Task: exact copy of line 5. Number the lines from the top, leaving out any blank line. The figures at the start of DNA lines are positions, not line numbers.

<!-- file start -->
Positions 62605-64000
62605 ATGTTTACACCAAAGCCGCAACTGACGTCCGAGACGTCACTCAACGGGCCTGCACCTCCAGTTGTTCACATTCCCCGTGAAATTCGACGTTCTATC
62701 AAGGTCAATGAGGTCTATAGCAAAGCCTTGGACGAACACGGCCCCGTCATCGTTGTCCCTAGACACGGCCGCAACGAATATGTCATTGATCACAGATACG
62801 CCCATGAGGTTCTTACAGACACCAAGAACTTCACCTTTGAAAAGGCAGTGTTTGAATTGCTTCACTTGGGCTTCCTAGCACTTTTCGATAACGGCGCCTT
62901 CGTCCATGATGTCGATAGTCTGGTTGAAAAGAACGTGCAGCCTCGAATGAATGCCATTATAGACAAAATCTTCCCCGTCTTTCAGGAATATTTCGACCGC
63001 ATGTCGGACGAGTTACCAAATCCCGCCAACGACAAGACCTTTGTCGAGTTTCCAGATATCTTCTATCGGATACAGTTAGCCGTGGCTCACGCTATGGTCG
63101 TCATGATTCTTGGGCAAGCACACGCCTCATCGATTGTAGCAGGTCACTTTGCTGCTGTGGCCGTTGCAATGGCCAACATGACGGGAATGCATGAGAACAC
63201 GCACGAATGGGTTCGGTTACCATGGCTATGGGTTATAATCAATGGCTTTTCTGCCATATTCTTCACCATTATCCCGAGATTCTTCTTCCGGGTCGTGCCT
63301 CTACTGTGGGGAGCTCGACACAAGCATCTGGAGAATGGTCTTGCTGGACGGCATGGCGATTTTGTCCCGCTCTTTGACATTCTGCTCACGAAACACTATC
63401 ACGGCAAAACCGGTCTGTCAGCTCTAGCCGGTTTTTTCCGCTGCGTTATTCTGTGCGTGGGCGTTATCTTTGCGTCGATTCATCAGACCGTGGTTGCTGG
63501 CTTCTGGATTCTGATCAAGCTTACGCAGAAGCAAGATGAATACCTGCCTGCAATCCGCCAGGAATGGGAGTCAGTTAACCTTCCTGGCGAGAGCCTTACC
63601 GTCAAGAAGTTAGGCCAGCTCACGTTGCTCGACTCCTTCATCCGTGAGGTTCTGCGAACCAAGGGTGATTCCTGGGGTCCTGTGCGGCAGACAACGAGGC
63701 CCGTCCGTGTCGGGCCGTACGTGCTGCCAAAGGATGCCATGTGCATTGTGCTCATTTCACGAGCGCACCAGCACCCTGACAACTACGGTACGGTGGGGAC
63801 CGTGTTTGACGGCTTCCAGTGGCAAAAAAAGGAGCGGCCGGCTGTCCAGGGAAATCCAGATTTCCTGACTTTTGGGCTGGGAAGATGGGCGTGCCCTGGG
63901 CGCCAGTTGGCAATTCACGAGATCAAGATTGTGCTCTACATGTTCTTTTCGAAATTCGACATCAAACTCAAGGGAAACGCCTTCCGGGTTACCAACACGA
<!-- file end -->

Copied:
62901 CGTCCATGATGTCGATAGTCTGGTTGAAAAGAACGTGCAGCCTCGAATGAATGCCATTATAGACAAAATCTTCCCCGTCTTTCAGGAATATTTCGACCGC